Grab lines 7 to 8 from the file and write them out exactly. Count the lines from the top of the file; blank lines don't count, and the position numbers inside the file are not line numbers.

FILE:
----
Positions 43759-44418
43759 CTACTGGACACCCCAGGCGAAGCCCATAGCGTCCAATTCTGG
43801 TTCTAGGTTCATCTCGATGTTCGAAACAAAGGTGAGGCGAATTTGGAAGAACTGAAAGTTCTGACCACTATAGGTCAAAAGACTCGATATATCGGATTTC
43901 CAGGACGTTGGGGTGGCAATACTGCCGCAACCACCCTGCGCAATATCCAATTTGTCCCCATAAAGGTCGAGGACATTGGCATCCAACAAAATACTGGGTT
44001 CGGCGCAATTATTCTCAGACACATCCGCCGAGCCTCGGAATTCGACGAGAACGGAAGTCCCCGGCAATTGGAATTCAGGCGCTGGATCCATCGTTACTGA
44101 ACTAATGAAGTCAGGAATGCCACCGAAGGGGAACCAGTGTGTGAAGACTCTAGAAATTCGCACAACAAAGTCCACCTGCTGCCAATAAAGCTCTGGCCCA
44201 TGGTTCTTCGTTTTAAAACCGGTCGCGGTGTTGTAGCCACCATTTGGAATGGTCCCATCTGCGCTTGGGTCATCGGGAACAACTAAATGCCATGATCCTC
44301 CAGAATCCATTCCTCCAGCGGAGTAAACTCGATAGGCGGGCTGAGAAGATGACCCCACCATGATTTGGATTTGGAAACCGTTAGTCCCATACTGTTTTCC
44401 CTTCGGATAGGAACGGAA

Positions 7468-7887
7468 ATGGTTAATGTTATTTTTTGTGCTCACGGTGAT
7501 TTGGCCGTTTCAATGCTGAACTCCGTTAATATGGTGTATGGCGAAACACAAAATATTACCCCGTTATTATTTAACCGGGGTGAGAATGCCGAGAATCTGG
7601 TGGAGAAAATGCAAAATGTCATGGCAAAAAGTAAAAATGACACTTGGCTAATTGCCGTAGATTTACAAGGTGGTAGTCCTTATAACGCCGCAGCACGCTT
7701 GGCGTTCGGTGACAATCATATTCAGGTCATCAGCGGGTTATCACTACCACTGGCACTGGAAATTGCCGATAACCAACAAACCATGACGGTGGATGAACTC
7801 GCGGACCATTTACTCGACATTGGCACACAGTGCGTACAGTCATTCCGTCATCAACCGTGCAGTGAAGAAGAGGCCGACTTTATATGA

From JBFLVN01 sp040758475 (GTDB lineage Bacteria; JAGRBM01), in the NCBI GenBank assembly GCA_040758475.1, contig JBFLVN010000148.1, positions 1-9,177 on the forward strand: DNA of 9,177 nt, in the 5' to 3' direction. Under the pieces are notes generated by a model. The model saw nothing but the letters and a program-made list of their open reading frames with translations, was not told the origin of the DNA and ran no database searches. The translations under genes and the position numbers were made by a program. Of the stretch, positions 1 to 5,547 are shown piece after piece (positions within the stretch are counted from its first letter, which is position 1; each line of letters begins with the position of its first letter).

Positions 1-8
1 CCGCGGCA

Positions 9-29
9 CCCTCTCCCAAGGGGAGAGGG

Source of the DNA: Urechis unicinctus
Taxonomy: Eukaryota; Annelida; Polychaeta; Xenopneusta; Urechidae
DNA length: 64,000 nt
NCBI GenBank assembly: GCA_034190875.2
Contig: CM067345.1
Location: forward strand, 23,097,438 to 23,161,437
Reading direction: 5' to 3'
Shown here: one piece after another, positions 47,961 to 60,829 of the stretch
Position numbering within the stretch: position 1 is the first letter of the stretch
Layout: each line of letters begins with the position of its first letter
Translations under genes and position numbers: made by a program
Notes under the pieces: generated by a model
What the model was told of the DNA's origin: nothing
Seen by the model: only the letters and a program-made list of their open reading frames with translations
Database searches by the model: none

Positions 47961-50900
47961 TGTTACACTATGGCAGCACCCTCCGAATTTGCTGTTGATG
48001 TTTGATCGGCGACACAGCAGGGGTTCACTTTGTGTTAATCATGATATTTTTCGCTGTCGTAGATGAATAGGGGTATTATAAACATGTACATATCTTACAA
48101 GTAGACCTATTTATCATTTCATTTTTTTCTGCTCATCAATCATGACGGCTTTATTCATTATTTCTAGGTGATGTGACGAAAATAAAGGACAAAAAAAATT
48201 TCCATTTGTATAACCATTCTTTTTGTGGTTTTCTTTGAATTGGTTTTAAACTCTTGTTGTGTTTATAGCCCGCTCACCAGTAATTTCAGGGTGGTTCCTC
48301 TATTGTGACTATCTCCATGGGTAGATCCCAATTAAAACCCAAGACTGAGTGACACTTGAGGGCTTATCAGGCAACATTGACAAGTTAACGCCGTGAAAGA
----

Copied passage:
44201 TGGTTCTTCGTTTTAAAACCGGTCGCGGTGTTGTAGCCACCATTTGGAATGGTCCCATCTGCGCTTGGGTCATCGGGAACAACTAAATGCCATGATCCTC
44301 CAGAATCCATTCCTCCAGCGGAGTAAACTCGATAGGCGGGCTGAGAAGATGACCCCACCATGATTTGGATTTGGAAACCGTTAGTCCCATACTGTTTTCC